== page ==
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Phal Equestris Alba have "yellowish" leaves

This is a discussion on Phal Equestris Alba have "yellowish" leaves within the New Growers: Ask the Senior Members forums, part of the New Growers category; Hello everyone, I need some opinions. My three equestris are doing pretty fine, they are ...

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    Default Phal Equestris Alba have "yellowish" leaves

    Hello everyone, I need some opinions. My three equestris are doing pretty fine, they are shooting out buds. But I notice that all of have rather "pale" or "yellowish" leaves compared to the NoIDs, is that normal? I will post some pictures to show the difference in colors.
    Any help is greatly appreciated

    The FIRST pic is equestris, the SECOND NoID, the THIRD equestris, and the last both together (hopefully the slight color contrast is more recognizeable on the last pic)
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    I wouldn't worry about it. I don't have any Equestris orchids, but I have a ton of NoIDs, and I'm building a collection of species phals too, and I've had the same experience as you with my species phals; the leaves are all lighter in color than my NoIDs. In fact, when my first Bellina arrived in the mail I was actually really worried because the leaves were so much lighter than all my other phals. But it turned out to be fine. And I've found the same to be true of all the other species phals I've ordered since. I'd say, as long as your plants are growing happily and have healthy roots, you're doing just fine. Be sure to post pics of that Equestris when it blooms! I've been contemplating getting one for a while now, but the violacea variations stole my heart first! LOL!
    Best of luck!

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    Thank you so much Jenn I was worried that they do not like the amount of sunlight they got although I put them quite under the shades, thank you for sharing your experience ! I will surely post pics of my babies, I think I am in love with Equestris because they are known to be floriferious and produce lots of keiki I hope mine will grow as beautiful as the pics I found on internet

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    Looking good, as Jenn pointed out!
    Not at all sick yellow, rather a healthy light green in my opinion.

    To my knowledge P. equestris tend to produce keikis on old flower stem when grown warm. But as usual this can differ between different clones.

    /M

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    Quote Originally Posted by Arvensis View Post
    Thank you so much Jenn I was worried that they do not like the amount of sunlight they got although I put them quite under the shades, thank you for sharing your experience ! I will surely post pics of my babies, I think I am in love with Equestris because they are known to be floriferious and produce lots of keiki I hope mine will grow as beautiful as the pics I found on internet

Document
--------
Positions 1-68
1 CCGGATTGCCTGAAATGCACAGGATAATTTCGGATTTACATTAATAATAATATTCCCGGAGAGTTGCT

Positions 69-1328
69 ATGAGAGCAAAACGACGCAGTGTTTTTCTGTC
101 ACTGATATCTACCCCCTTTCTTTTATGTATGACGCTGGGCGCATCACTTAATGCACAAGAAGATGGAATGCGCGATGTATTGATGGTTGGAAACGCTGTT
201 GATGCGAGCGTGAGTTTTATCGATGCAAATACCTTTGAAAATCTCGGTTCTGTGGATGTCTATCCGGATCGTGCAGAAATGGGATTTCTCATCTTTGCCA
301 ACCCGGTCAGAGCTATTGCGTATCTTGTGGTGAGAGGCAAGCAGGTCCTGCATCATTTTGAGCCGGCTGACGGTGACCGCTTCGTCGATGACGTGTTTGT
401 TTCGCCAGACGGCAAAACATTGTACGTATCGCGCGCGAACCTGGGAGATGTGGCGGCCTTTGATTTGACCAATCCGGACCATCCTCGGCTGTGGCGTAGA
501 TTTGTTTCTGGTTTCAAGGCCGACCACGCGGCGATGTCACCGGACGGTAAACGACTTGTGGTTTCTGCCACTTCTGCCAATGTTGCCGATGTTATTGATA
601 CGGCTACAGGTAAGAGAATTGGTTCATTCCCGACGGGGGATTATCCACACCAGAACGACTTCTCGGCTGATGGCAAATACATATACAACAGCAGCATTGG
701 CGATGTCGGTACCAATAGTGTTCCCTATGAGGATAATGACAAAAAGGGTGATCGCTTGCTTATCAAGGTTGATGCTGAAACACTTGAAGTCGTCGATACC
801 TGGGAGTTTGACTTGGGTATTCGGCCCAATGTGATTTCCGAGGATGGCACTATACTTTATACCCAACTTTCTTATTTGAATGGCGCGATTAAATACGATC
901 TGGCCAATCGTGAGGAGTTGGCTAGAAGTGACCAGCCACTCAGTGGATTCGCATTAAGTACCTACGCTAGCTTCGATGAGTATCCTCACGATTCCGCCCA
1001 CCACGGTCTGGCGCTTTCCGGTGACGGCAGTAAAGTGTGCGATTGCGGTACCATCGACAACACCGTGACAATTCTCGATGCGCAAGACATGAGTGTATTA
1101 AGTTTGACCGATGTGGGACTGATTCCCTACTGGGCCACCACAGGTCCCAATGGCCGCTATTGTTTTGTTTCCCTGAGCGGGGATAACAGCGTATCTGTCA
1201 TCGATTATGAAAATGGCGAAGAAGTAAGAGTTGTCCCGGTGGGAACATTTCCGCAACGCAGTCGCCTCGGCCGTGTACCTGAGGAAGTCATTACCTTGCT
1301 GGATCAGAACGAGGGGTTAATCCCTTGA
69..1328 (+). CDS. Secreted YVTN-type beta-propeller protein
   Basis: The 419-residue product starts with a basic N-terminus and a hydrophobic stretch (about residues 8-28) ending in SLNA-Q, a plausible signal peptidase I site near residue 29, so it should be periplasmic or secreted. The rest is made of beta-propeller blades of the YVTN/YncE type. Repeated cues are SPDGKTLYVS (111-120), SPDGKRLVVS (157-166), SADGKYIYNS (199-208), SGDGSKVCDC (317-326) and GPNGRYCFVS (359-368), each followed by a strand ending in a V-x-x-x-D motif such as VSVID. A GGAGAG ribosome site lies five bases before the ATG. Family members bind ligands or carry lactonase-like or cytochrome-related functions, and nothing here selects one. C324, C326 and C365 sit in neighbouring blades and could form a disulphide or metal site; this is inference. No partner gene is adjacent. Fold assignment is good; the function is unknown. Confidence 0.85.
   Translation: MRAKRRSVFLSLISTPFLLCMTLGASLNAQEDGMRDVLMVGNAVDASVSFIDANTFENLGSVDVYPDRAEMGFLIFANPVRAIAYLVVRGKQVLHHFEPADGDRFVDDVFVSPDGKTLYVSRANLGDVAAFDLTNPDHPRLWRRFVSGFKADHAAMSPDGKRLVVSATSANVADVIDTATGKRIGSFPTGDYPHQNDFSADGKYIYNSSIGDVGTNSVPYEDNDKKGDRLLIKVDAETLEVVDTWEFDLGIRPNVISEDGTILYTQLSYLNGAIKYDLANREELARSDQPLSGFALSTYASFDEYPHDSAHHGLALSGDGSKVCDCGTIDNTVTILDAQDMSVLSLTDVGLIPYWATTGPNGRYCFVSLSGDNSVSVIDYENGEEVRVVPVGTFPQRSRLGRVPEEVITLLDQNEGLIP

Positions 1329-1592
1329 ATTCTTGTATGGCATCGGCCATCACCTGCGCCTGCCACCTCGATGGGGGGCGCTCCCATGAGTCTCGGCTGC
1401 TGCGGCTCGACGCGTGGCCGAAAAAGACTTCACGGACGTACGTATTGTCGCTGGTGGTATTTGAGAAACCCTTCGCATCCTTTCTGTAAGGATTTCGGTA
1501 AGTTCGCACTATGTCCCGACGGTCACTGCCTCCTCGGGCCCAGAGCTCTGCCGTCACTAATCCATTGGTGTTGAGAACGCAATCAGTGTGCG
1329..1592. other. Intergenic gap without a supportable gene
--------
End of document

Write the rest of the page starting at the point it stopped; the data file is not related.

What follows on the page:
Don't worry...you'll know they're getting too much sun if the leaves start developing a reddish hue. Red leaves=too much sun. I've heard a lot of people say that a good general rule is to give your orchid as much sun as it can handle without burning. I've been surprised at how close my phals can be to a sunny window with no problems at all. They're tough cookies. And if you do start seeing signs of damage, (red leaves, or if it's really bad sunburn...black spots), just move the plant back away from the window and it will recover. You might have to remove a leaf it is damaged with severe black sunburn, but you seem pretty vigilant...I doubt you'd allow your orchid to bake to a crisp in front of you without doing anything. So the likelihood of that happening is pretty slim, if you ask me. LOL

    Oh, and if your plant's leaves start getting limp and actually start looking "sickly yellow" as Magnus stated, that's usually a sign of a problem with the roots. Whenever I've had a leaf go limp and yellow and fall off, it's either been because it was a bottom leaf and the plant was done with it (which is normal as plants grow over the years), it had sustained some damage somehow (my son is notorious for knocking over my orchids), or there was root rot somewhere. If more than one leaf on your plant ever starts going "sickly yellow," pull that baby out of the pot and inspect those roots asap.

    But as far as getting too much sun...nah...you're doing fine! Can't wait to see pics!

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    Quote Originally Posted by OrchidAddict View Post
    Don't worry...you'll know they're getting too much sun if the leaves start developing a reddish hue. Red leaves=too much sun. I've heard a lot of people say that a good general rule is to give your orchid as much sun as it can handle without burning.
    Ohh, be a little carefull with "light until red spots appear" as not all Phals have anthocyanins in their leafs to produce these! The leaf instead turn very pale greenish yellow or white when exposed to to much light (the green photosystems are bleached). Instead, sunburn on Phals often come from overheating. The leafs are cooked and soft mushy part appear that turn black when they dry. Easiest test is to tuch your leaf and if they feel hot they are starting to overheat and you should move them to "lower" light.